Call for Papers | “Sport and Migration in the Age of Superdiversity”, Special Issue of International Review for the Sociology of Sport | Call ends November 1, 2021


Guest Editors: Sine Agergaard, Paul Darby, Mark Falcous and Alan Klein

Today sport is a significant social arena through which we can study the evolvement of societal diversity, along with the challenges that follow suit. When the director of the Max-Planck-Institute for the study of ethnic and religious diversity, Steven Vertovec, coined the concept ‘Superdiversity’ (Vertovec 2007), he pointed out that migrants do not only diverge from one another in terms of their countries of origin and channels of migration as well as status (e.g., as legal or illegal migrant), diversity is also related with a variety in responses to migration by local residents and national authorities.

This special issue turns attention to such diversity in both the role sports may play in the lives of migrants and their descendants, but also to a variety in their societal reception, including political strategies as well as civic responses that shape options for migrants’ sports participation. As pointed out by migration scholars the current differentiation in migration is accompanied by a growing politicization of migration (Castles, Hass & Millar 2014). Such sentiment also involves growing scepticism towards minority ethnic groups’ participation in sports (Lenneis & Agergaard 2018).

In the current context, it is more relevant than ever to renew the theoretical and methodological approaches to research in sports and migration issues. There is a need of further developing theoretical concepts that can account for the diversity in how sport is linked with migration (Klein 2010, Darby 2013). A variety of perspectives such as process sociology, glocalization theory, and the global value chain model have already been used in studying sport and migration issues (see e.g., Maguire & Falcous 2011). Yet, the current context calls for a use of theoretical models that also encompass critical perspectives such as postcolonial theory and critical race theory (see e.g. Besnier 2015, Hylton 2010).

Also, methodologically we call for research in sports and migration issues to take up novel designs for this field such as participatory action research conducted together with migrants and their receiving communities (see e.g., Meir & Fletcher 2017). Furthermore, we need research designs that better cover the transnational nature of sports and physical culture in contributing to break down the tendencies towards methodological nationalism (Wimmer & Schiller 2003).

Thus we invite submission from the diverse field of research in sport and migration issues with particular interest in:

      • Empirical papers that describe the increasing differentiation in sports and migration issues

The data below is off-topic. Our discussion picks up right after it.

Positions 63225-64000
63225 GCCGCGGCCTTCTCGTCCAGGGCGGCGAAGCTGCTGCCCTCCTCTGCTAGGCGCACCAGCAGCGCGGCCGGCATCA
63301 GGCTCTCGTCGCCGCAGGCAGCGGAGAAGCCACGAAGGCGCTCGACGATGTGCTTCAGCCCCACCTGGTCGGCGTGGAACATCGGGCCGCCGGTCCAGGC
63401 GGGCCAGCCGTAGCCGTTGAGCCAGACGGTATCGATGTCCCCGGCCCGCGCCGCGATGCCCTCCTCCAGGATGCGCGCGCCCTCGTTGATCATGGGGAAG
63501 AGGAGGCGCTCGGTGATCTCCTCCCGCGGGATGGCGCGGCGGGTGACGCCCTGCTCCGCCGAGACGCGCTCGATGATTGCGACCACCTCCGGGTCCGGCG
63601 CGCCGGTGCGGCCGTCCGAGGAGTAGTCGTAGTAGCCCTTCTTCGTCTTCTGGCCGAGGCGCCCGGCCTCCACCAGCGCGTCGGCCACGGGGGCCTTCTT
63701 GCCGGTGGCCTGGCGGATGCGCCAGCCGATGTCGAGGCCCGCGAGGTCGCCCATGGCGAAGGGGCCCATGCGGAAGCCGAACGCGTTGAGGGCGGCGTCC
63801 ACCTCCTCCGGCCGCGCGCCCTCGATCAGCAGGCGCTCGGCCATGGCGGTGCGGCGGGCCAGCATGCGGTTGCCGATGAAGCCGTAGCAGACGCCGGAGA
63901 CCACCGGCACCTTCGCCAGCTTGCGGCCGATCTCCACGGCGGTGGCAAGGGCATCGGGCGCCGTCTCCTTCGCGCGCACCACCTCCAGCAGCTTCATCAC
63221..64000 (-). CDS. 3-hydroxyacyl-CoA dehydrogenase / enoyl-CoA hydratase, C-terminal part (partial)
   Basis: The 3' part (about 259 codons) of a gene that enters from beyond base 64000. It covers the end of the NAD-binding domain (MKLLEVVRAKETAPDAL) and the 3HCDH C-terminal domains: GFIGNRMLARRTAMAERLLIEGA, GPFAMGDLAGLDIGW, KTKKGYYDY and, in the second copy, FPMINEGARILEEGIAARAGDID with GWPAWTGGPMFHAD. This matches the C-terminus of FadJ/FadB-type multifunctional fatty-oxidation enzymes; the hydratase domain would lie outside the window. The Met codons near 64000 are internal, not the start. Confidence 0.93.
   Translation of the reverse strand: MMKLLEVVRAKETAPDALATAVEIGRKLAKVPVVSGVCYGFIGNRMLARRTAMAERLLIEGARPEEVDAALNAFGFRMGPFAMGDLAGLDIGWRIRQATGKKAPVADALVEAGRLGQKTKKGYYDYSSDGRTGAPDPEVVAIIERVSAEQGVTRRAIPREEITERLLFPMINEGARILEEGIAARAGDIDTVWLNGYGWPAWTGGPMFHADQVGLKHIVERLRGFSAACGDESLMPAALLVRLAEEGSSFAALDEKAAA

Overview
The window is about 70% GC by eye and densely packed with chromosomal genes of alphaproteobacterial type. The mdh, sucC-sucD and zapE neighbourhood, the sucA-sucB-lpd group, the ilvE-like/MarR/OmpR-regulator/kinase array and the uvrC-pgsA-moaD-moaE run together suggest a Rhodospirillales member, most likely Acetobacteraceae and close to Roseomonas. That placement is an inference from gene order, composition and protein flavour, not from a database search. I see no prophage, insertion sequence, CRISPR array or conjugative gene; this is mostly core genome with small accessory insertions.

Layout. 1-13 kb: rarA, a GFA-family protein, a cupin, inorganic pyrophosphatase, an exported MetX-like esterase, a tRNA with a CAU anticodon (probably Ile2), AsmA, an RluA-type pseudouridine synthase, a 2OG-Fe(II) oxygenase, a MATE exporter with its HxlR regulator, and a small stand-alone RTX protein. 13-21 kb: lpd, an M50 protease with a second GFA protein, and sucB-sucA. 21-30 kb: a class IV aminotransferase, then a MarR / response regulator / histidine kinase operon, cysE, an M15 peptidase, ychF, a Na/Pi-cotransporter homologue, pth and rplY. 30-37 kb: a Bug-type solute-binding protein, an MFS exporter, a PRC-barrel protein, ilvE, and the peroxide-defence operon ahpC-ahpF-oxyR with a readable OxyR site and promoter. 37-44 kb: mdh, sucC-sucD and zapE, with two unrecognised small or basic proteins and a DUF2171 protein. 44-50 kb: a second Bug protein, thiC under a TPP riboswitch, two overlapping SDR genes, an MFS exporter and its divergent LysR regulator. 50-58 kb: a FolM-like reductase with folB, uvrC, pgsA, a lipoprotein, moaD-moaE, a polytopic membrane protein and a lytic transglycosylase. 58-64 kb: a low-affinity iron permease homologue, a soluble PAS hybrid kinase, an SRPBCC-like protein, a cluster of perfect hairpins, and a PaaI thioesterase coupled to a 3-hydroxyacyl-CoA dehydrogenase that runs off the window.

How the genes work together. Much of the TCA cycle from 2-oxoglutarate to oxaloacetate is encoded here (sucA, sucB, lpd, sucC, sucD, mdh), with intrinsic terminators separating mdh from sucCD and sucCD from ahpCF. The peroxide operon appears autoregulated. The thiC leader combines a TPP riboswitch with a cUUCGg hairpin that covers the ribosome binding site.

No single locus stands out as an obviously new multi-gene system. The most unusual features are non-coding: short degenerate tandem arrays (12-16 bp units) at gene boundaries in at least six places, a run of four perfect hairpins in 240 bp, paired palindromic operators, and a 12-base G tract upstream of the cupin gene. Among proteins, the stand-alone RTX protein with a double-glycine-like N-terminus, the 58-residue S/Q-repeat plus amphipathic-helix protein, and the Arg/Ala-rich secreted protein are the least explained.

• Literature reviews that map the theoretical and methodological perspectives applied in existing studies, while pointing to options for innovation of the field
      • Theoretical papers that make use of conceptual frameworks and models that are novel (and relevant) to the field of research
      • Papers that contributes to methodological innovation through use of techniques such as participatory designs in which specific groups of migrants and local stakeholders are involved in developing, implementing and evaluating research projects.

Please send a 250 word abstract to no later than 1. November 2021. Upon seletion, full papers should be submitted 1. April 2022


Besnier, N. (2015). Sports Mobilities Across Borders: Postcolonial Perspectives. International Journal of the History of Sport 32(7): 849-861.
Castles, S., de Haas, H., & Miller, M. J. (2014). The age of migration: International population movements in the modern world (5th ed.). Guilford Press.
Darby, P. (2013). Moving players, traversing perspectives: Global value chains, production networks and Ghanaian football labour migration, Geoforum 50: 43-53.
Hylton, K. (2010). How a turn to critical race theory can contribute to our understanding of ‘race’, racism and anti-racism in sport. International Review for the Sociology of Sport 45(3): 335-354.
Klein, A. (2010). Sports labour migration as a global value chain. The Dominican case. In: Maguire, J. & Falcous, M. (eds.). Sport and migration. Borders, boundaries and challenges. London: Routledge, p. 88-101.
Lenneis, V., & Agergaard, S. (2018). Enacting and resisting the politics of belonging through leisure. The debate about gender-segregated swimming sessions targeting Muslim women in Denmark. Leisure Studies 37(6), 706-720.
Maguire, J., & Falcous, M. eds. (2011). Sport and migration. Borders, boundaries and crossings. London: Routledge.
Meir, D. & Fletcher, T. (2017). The transformative potenail of using participatory community sport initiatives to promote social cohesion in divided community contexts. International Review for the Sociology of Sport 54(2): 218-238.
Vertovec, S. (2007). Super-diversity and its implications, Ethnic and Racial Studies, 30(6): 1024-1054.
Wimmer, A., & Schiller, N. (2003). Methodological Nationalism, the Social Sciences, and the Study of Migration: An Essay in Historical Epistemology. The International Migration Review, 37(3), 576-610.
Print Friendly, PDF & Email


Please enter your comment!
Please enter your name here

This site uses Akismet to reduce spam. Learn how your comment data is processed.